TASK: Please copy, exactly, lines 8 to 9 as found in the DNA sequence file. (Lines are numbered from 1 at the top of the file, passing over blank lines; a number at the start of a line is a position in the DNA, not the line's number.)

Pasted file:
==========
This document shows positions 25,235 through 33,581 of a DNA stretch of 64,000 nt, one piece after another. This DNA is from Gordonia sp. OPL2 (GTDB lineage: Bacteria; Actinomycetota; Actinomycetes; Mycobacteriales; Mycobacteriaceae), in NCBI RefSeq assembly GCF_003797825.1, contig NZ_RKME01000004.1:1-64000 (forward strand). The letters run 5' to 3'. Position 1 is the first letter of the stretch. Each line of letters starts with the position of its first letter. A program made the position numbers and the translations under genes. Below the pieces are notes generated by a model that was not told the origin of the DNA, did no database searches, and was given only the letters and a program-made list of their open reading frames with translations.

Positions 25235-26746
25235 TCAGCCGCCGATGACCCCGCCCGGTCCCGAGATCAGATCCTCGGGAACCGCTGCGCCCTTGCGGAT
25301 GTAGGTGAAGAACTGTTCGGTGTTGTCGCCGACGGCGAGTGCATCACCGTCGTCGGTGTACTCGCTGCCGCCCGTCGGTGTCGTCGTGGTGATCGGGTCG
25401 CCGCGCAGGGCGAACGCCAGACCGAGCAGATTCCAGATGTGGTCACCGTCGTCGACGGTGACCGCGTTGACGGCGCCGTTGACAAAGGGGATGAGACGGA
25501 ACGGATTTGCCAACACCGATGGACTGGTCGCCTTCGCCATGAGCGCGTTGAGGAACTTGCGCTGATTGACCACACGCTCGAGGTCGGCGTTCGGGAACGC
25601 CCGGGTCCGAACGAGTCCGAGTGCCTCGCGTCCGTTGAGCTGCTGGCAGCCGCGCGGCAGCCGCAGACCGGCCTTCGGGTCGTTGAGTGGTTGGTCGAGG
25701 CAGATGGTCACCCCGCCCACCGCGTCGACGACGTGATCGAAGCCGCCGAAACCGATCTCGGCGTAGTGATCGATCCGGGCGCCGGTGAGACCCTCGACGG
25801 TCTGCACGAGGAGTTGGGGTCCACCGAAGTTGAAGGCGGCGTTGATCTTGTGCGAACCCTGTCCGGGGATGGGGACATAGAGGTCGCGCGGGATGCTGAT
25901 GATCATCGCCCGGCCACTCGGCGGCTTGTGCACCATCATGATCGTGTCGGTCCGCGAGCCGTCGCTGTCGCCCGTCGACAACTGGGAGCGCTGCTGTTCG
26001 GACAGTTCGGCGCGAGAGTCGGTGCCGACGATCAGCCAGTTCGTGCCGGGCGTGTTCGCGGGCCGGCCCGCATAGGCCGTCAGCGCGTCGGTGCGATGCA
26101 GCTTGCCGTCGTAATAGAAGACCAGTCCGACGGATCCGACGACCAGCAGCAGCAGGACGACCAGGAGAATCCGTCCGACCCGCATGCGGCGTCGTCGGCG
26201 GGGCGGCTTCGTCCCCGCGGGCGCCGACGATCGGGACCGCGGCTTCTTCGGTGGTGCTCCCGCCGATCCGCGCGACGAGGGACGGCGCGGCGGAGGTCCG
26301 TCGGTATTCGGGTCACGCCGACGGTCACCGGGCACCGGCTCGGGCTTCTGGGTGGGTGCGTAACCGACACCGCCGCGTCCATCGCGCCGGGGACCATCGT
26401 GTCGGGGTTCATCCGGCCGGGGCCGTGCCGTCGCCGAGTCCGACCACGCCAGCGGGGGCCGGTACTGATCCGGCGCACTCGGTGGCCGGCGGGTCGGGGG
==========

25701 CAGATGGTCACCCCGCCCACCGCGTCGACGACGTGATCGAAGCCGCCGAAACCGATCTCGGCGTAGTGATCGATCCGGGCGCCGGTGAGACCCTCGACGG
25801 TCTGCACGAGGAGTTGGGGTCCACCGAAGTTGAAGGCGGCGTTGATCTTGTGCGAACCCTGTCCGGGGATGGGGACATAGAGGTCGCGCGGGATGCTGAT